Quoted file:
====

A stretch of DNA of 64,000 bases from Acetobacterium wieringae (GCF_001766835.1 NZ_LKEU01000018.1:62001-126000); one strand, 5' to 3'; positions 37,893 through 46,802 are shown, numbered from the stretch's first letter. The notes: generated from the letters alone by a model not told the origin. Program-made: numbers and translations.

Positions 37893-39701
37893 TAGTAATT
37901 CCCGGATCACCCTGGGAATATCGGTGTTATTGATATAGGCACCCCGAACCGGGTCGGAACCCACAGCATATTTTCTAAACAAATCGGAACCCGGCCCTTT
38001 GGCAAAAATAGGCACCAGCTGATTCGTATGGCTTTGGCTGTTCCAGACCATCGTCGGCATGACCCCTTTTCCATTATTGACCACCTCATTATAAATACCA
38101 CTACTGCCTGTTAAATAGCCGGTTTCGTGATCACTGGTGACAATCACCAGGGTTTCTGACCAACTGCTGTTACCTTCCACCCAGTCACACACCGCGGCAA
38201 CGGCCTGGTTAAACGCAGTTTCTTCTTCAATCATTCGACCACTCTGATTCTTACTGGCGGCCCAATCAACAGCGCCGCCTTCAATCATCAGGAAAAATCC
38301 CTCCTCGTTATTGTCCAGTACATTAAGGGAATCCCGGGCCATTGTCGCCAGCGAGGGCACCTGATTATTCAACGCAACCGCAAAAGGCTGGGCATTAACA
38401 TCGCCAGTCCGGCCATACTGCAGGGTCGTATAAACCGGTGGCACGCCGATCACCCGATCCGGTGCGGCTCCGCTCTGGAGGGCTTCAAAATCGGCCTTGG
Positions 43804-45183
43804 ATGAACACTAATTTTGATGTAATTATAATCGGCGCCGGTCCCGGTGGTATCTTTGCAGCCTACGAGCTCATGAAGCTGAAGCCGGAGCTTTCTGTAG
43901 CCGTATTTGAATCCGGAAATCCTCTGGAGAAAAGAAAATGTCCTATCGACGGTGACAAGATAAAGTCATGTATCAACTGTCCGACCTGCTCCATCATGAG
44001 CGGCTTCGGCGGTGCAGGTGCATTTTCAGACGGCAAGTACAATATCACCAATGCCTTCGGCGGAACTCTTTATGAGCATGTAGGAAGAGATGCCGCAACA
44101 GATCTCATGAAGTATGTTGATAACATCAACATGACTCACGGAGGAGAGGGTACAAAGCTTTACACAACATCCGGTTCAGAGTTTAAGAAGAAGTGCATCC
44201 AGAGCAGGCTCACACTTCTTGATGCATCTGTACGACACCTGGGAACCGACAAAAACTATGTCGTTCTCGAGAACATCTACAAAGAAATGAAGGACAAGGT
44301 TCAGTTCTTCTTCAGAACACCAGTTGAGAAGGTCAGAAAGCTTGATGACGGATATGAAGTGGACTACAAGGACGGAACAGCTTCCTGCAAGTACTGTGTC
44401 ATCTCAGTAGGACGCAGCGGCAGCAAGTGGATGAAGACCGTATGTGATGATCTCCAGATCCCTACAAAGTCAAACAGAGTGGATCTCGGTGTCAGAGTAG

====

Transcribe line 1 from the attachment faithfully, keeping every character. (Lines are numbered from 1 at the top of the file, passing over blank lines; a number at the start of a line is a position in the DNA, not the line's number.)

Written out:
A stretch of DNA of 64,000 bases from Acetobacterium wieringae (GCF_001766835.1 NZ_LKEU01000018.1:62001-126000); one strand, 5' to 3'; positions 37,893 through 46,802 are shown, numbered from the stretch's first letter. The notes: generated from the letters alone by a model not told the origin. Program-made: numbers and translations.